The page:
No doubt Bradley will tinker with formations and systems and combinations of attackers, but as the team stands, with Davies out, sending out the U.S. in a 4-4-2 formation against a good team would practically require Dempsey to play one of the forward slots, assuming a wide spot in midfield can be filled by Holden or somebody else. Another option is Donovan.

Central midfield is also short on experience. Unless Pablo Mastroeni resurrects his international career, the U.S. will head to South Africa without one center mid steeped in a World Cup.

Friendlies and the Confederations Cup have steeled Michael Bradley and Ricardo Clark to some extent, but a long-term injury and stiff competition for playing time have stalled the progress of the more physically gifted Maurice Edu of Glasgow Rangers.

Feilhaber and José Francisco Torres have flashed some promise in their limited appearances; with the World Cup eight months away, both would be gambles as 2010 World Cup starters but excellent prospects for 2014.

Feilhaber started and struggled against Costa Rica, and also worked hard but lost his bearings earlier in the Hexagonal against El Salvador. Steady playing time in Denmark for Aarhus will move him along, and his busyness and energy as well as vision and good feet are obvious attributes.

Torres is even better on the ball, a very calm, composed customer under pressure, and though there are concerns about the physical side of his game, he's got a lot of it. Against Costa Rica, he seemed better attuned to the differences of playing in the middle for the national team, and out wider for Pachuca in a three-man midfield it often uses.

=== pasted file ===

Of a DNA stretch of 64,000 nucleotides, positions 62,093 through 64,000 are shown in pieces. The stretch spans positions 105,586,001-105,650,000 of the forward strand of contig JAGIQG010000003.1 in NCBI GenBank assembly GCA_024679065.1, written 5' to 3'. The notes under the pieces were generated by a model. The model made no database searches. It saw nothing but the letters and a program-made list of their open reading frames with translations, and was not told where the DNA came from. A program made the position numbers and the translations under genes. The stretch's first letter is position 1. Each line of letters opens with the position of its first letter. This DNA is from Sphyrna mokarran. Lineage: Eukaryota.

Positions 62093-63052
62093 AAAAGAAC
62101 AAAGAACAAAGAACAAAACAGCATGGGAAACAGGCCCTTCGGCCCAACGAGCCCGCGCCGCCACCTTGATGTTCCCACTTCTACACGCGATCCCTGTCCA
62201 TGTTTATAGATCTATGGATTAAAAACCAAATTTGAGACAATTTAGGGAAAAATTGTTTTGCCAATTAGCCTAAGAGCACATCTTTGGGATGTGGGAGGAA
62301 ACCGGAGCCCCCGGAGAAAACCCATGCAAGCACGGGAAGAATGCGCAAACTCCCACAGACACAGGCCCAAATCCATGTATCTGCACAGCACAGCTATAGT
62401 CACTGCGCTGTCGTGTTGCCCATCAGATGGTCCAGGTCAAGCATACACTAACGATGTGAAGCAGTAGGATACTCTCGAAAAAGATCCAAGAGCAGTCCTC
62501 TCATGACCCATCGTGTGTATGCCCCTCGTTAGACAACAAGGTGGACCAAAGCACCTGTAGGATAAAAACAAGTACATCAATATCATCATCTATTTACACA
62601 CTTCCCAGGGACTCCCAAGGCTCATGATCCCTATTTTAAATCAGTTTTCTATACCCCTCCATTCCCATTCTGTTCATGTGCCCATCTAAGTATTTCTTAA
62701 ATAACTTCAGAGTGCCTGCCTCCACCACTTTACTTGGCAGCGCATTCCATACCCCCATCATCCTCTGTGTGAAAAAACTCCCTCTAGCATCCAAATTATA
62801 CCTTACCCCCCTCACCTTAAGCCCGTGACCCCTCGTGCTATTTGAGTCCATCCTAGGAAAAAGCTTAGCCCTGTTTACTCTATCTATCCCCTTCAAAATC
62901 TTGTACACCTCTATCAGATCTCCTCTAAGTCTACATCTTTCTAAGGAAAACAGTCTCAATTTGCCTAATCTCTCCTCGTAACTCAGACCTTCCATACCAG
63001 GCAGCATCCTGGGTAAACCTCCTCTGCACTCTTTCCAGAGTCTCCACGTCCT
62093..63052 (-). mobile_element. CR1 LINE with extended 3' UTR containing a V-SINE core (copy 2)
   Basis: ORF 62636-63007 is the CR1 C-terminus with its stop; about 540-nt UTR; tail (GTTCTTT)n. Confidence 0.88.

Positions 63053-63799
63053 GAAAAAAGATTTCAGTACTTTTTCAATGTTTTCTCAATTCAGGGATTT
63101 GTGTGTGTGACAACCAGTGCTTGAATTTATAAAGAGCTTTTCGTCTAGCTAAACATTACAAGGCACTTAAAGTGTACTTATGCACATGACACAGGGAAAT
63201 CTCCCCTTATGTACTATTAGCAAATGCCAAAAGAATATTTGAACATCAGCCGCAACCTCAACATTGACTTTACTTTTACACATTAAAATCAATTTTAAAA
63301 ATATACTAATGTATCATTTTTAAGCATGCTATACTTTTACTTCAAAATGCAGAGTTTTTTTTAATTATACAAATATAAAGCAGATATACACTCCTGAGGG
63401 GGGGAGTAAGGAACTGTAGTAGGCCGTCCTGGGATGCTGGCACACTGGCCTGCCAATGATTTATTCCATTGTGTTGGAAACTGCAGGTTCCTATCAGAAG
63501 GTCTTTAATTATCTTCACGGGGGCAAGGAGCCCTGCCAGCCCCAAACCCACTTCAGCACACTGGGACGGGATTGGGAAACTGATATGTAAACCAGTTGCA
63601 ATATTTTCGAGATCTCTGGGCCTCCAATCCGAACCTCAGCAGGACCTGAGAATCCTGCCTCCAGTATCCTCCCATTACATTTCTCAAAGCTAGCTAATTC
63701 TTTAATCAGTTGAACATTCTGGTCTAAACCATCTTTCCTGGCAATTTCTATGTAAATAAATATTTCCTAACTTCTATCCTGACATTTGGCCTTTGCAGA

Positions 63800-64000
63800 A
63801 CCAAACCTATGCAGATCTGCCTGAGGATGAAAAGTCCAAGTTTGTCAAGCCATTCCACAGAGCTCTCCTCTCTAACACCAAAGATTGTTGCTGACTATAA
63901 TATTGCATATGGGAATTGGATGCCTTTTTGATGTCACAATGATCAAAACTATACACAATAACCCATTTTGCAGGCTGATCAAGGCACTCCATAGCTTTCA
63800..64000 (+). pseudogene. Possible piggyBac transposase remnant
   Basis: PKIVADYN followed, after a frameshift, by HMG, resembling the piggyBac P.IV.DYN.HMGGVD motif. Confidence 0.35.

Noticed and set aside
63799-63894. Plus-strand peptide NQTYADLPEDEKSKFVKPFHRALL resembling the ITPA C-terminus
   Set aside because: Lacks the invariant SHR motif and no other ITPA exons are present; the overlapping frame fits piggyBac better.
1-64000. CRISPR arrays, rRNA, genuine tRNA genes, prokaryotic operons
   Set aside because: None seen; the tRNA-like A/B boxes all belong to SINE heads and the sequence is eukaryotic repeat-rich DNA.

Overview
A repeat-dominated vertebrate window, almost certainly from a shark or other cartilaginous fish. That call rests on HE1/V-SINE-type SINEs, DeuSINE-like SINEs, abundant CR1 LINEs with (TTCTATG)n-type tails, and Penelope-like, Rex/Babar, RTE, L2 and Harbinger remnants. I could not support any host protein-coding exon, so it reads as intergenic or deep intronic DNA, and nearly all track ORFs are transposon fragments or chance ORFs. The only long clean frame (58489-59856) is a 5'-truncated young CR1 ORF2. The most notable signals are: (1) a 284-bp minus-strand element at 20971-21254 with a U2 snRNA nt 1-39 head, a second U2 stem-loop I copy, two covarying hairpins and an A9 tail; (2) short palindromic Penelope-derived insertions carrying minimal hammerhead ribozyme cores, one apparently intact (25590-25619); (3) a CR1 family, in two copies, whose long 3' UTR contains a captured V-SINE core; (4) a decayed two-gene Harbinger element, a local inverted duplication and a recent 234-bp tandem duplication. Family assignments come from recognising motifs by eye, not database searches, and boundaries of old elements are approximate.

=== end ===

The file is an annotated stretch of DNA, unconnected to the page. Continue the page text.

Much of the U.S. success at the '02 World Cup stemmed from an ideal meshing of personalities and abilities in central midfielders John O'Brien and ClaudioReyna. The team's troubles in '98 can be attributed in large part to a shakeup by which coach Steve Sampson jettisoned captain John Harkes, and redeployed his formation into a 3-6-1 with Brian Maisonneuve and ChadDeering playing centrally.

Germany overran the U.S. in the first game. Sampson dropped the 3-6-1 and made five changes for the second game against Iran, but again the U.S. floundered in midfield and it never regained the cohesion and chemistry that had steered it through qualifying.

"That was diabolical," says Harkes, who obviously has a personal axe to grind with Sampson but still addresses team issues. "You can't get to the point you're at playing one way with this set of players, and then just change so much of it going into a World Cup. The teams are too good and the stakes are too high.

"Sometimes you see a new coach comes in before the World Cup and he changes things and makes it better, but that certainly wasn't the case with our team. We weren't a great team, but we were good enough to qualify, with a game to spare I believe, playing a certain way, and that should count for something."

Referencing the team qualifying in the penultimate game, which it has done in three of the last four Hexagonals, emphasizes the discrepancy between regional play and the big dance. In '05, the U.S. thumped Mexico 2-0 in the seventh of 10 games on its way to finishing tied with Mexico on top of the group, yet it garnered only one point in three '06 World Cup matches.

Injuries knocked out former international Chris Armas out of the last two World Cups, and as the Davies situation confirms, one injury carries multiple effects. Bradley has options in the middle but his choices could be reduced if Edu can't get playing time once he's healthy.

"You're always trying to make sure you're improving, and the hardest part of it are the injuries," says former international Brian McBride, who played in the last three World Cups. "The first one in my mind is Chris Armas, who was such an integral part of the lead-up to '02, and then getting injured, and then the same thing happening in '06.

"Those are the unfortunate situations that you have to overcome, and why the coaches and we as players always have to be working to improve. The World Cup presents challenges you don't see anywhere else. The Hexagonal is just the start."